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Wirral mum’s second memoir charts new challenges faced by deaf sons
4:02pm Friday 14th February 2014 in News
A WIRRAL mother has published a second book on new challenges of life with two deaf sons.
Tamsin Coates' well-received first book, Meanwhile I Keep Dancing, chronicled the struggles and emotions the family faced following the diagnosis that both Cameron and Campbell are profoundly deaf.
The follow-up, A Changing Skyline, details the new challenges she and the boys, now aged 11 and 13, face as they head towards being independent adults.
The cause of their deafness and associated thyroid difficulties is a genetic condition called Pendred Syndrome, which occurred because Tamsin and her first husband Lee, the boys' father, carried specific genes.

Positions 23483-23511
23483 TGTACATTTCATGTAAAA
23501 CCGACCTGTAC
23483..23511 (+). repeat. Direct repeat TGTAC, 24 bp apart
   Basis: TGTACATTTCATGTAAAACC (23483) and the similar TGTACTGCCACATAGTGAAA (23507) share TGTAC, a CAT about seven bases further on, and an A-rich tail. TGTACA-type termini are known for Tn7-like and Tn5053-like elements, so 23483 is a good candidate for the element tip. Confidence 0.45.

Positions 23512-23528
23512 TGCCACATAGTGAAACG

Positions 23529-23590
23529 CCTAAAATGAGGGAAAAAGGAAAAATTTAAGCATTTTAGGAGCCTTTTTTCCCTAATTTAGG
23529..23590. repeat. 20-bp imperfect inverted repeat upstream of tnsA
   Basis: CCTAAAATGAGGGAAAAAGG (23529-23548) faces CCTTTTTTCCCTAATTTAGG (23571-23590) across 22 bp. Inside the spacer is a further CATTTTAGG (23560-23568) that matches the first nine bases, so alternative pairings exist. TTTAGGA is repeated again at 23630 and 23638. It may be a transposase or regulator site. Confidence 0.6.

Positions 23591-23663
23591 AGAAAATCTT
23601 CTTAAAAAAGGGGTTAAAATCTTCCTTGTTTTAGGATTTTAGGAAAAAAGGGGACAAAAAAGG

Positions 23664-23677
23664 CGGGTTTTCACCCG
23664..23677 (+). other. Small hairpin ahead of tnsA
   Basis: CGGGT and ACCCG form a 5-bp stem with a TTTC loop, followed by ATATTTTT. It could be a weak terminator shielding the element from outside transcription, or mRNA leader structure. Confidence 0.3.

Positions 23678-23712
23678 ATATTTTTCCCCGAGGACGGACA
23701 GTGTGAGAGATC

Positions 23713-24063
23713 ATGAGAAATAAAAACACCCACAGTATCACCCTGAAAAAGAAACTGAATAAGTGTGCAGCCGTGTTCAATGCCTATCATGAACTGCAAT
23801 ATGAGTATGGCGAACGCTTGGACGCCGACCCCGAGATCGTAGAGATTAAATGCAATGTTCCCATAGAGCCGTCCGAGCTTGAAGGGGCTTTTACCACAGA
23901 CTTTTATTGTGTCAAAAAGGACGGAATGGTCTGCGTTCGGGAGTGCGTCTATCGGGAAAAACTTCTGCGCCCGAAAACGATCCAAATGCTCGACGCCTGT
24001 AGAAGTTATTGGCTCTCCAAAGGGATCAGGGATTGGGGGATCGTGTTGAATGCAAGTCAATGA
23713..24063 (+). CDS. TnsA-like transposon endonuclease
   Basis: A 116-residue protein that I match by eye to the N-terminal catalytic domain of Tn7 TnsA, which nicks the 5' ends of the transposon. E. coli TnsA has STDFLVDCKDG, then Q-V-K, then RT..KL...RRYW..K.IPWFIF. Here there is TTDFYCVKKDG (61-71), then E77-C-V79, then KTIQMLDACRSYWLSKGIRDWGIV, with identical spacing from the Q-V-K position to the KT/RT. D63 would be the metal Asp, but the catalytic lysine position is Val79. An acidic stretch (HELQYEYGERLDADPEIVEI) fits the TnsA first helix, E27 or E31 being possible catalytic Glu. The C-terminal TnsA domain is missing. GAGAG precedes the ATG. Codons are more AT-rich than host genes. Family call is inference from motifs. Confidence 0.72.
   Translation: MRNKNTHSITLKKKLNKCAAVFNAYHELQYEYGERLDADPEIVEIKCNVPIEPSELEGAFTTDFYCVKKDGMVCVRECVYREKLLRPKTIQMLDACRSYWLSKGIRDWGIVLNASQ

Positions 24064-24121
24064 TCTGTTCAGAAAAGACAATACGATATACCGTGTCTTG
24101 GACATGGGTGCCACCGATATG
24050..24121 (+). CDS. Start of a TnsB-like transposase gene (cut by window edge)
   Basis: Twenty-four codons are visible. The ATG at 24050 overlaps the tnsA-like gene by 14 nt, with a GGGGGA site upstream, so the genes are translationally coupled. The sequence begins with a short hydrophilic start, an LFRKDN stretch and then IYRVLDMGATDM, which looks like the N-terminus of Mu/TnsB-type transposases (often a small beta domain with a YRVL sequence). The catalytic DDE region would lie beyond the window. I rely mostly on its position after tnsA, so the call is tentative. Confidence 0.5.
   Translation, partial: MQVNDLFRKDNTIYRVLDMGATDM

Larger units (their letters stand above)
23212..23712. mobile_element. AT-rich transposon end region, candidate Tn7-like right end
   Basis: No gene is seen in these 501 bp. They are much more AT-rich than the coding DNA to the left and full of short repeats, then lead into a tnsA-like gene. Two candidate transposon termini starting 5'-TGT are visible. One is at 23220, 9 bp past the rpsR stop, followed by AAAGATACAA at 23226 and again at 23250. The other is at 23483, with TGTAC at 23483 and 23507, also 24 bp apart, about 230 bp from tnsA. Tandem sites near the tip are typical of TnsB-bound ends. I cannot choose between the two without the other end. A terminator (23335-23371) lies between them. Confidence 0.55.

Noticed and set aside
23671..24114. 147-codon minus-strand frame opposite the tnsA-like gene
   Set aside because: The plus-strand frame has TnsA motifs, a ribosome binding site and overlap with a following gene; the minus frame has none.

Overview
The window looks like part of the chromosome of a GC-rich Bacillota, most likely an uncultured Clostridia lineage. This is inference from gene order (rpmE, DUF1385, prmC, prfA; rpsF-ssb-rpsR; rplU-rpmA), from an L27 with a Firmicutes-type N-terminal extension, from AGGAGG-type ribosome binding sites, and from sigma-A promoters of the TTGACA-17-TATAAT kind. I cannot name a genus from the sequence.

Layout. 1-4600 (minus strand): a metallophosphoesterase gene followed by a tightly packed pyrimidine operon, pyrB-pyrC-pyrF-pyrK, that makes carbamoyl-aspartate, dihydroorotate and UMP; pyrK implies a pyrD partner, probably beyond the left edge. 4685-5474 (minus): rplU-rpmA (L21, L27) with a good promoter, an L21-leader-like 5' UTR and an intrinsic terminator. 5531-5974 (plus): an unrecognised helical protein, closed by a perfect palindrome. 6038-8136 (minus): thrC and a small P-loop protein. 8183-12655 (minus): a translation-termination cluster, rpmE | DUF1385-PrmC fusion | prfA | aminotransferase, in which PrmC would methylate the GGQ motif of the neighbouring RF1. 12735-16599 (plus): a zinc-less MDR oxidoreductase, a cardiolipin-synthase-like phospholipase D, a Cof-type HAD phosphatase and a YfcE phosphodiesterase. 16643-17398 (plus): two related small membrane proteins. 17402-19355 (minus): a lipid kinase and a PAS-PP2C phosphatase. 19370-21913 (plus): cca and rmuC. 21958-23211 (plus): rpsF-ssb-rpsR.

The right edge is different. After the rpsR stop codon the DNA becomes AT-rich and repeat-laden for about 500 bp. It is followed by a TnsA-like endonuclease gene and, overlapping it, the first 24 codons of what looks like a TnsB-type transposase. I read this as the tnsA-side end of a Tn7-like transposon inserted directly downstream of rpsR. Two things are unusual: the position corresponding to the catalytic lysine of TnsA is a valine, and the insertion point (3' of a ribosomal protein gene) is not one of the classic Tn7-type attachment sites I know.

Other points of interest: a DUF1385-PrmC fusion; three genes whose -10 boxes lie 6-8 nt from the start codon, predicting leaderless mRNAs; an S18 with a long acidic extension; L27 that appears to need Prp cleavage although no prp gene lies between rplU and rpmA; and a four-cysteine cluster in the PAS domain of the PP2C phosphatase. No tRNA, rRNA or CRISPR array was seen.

Tamsin, 37, who spent 10 years as a speech and language therapist, made the difficult decision for both her sons to have a cochlear implant, when Cameron was four and Campbell was two.
She also has a four-year-old daughter, Emma, who does not suffer from deafness, with her second husband Matt.
She is heavily involved with the Wirral Deaf Children's Society which provides support for parents.
On the new book Tamsin, who is the Teen Team co-ordinator for Wirral Deaf Children's Society (WDCS), said: "I believe A Changing Skyline will resonate with many parents whose children have changed before their eyes into young people - forming their own identity and planning for their future.
"More specifically this book and the stories shared within it hold examples which many parents of deaf children, or who have children with special needs, will identify with as they seek a way to learn to step back from holding all the control for the intervention and choices in their children's lives.
"That is a task which is made harder by the level of care and vigilance which has been needed up to this point in their lives - and learn to let go."
A Changing Skyline, published by A Friendly Ear Books 2014, is available from www.actiondeafnessbooks.org.uk and Amazon for kindle.